“Original Works of Authorship”

Copyright law protects “original works of authorship.”  The Copyright Act lists eight categories of copyrightable works: (1) literary works; (2) musical works, including any accompanying words; (3) dramatic works, including any accompanying music; (4) pantomimes and choreographic works; (5) pictorial, graphic and sculptural works; (6) motion pictures and other audiovisual works; (7) sound recordings; and (8) architectural works.  17 U.S.C. § 102.

Within these eight statutory categories of copyrightable subject matter, some specific examples of copyrightable works that you as an author can register include photographs, architectural drawings, videos, webpages, artwork, logos, computer programs, songs, lyrics, poems, house plans, advertisements, brochures, pamphlets, engineering drawings, paintings, books, articles, jewelry, instruction manuals and user manuals.

Include a Copyright Notice on your Works

It is advisable to include a copyright notice on your work, which includes three parts: (1) the word “Copyright,” the abbreviation “Copr.” or the copyright symbol ©; (2) the name of the author; and (3) the year of first publication.  An example copyright notice might be “Copyright © Lady Gaga 2019.”

Register Your Copyrights with the U. S. Copyright Office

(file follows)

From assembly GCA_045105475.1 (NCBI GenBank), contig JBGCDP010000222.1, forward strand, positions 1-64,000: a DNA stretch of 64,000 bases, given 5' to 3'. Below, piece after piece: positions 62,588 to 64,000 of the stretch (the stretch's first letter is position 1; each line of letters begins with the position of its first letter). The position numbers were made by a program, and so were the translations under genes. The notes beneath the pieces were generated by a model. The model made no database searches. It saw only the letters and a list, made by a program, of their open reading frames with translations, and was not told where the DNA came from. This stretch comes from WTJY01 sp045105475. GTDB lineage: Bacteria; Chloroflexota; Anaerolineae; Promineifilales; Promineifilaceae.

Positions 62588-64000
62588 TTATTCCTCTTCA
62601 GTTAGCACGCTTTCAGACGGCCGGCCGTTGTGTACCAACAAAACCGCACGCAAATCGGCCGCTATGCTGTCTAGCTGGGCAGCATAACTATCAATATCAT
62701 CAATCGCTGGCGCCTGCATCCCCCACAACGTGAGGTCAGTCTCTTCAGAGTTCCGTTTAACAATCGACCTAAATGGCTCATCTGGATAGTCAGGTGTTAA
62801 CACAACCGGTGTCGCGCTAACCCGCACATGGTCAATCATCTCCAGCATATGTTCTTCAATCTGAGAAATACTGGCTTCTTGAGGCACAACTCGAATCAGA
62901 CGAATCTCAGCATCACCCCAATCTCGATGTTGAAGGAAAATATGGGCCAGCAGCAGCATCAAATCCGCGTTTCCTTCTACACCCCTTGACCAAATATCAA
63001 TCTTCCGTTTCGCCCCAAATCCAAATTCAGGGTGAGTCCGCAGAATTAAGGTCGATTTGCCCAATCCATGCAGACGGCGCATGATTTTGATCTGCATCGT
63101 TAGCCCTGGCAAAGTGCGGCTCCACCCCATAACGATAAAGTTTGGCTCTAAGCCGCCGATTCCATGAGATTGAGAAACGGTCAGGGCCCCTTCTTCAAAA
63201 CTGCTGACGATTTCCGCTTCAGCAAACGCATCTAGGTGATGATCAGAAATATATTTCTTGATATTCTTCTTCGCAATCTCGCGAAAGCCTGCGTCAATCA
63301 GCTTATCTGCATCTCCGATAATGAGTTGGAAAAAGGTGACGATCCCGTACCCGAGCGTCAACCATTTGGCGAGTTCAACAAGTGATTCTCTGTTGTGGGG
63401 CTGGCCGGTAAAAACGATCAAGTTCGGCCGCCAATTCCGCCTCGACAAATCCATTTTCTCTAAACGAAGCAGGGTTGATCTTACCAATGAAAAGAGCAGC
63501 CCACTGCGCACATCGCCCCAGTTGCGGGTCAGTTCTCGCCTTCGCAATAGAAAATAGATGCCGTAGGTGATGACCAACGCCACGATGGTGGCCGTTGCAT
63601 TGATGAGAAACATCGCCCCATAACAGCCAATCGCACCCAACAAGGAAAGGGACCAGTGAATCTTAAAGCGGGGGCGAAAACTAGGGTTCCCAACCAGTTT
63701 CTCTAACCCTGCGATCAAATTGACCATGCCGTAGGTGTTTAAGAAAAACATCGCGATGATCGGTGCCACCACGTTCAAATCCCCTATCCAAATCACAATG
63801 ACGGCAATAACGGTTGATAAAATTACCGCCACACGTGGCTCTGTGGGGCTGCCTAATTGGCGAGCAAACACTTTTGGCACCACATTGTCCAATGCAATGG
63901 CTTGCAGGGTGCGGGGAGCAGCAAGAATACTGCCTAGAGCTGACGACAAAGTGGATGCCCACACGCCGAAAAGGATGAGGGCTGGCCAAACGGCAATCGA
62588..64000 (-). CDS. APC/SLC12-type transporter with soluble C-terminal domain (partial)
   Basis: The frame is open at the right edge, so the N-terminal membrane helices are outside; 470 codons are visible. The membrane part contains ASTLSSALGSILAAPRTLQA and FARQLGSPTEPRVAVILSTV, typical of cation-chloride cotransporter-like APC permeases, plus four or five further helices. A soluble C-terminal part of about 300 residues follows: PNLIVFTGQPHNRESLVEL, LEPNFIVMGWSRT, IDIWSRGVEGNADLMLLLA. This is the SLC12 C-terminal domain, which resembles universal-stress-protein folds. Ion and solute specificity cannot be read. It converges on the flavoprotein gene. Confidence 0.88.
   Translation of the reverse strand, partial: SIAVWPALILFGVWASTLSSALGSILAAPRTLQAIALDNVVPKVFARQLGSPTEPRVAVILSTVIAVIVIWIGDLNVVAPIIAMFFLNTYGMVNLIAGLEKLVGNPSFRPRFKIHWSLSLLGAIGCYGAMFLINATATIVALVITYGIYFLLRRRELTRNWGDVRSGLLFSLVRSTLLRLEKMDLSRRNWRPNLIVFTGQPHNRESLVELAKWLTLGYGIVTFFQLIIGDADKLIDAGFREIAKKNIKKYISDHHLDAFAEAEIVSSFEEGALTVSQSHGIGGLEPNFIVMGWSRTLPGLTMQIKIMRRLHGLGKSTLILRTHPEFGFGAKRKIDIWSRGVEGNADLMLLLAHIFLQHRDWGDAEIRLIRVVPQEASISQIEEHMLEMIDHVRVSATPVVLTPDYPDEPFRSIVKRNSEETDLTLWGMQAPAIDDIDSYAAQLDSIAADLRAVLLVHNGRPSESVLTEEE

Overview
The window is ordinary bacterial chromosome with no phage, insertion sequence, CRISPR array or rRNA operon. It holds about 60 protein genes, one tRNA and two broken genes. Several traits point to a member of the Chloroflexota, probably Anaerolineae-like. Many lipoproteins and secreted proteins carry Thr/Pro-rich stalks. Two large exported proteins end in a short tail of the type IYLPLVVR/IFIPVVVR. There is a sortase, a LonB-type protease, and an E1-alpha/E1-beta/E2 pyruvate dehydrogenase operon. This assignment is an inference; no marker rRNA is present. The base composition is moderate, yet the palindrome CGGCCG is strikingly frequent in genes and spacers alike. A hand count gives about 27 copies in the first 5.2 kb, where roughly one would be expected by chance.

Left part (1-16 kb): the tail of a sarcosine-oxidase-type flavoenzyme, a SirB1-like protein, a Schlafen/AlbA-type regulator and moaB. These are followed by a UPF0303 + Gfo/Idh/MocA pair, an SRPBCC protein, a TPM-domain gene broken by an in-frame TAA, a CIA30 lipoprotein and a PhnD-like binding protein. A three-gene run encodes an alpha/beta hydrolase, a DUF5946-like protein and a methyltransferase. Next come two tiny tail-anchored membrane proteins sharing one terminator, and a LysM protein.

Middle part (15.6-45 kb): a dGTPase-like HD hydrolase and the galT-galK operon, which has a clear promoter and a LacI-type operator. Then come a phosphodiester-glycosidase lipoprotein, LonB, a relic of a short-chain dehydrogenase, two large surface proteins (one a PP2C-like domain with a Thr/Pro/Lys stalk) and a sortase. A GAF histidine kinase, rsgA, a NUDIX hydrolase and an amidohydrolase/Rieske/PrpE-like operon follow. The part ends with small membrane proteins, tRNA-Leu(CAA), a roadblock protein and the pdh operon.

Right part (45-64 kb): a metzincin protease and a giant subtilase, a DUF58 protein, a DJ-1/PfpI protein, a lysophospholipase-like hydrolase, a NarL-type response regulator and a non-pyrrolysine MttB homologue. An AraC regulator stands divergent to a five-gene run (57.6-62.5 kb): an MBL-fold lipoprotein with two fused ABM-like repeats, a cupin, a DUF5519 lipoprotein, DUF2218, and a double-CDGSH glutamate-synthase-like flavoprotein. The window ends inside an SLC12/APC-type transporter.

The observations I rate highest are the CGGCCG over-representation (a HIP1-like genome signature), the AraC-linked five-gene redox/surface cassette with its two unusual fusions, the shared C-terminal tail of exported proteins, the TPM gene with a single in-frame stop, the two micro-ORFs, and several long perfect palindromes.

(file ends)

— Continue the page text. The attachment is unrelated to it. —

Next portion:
You should register your copyrights within three months of first publishing your work, and preferably before anyone has a chance to copy your work.  Contact us for a no charge consultation and we will explain how to get started on the process of protecting your copyrights.

Copyright Infringement Litigation

Dale has extensive experience litigating claims for copyright infringement in federal courts across the country.  He is presently representing a photography company in a collection of consolidated lawsuits in federal court in Maryland against numerous radio and television stations, which include claims for infringement of numerous copyrighted photographs of a rare breed of cat, and related Digital Millinneum Copyright Act (DMCA) claims for falsification of copyright management information (CMI).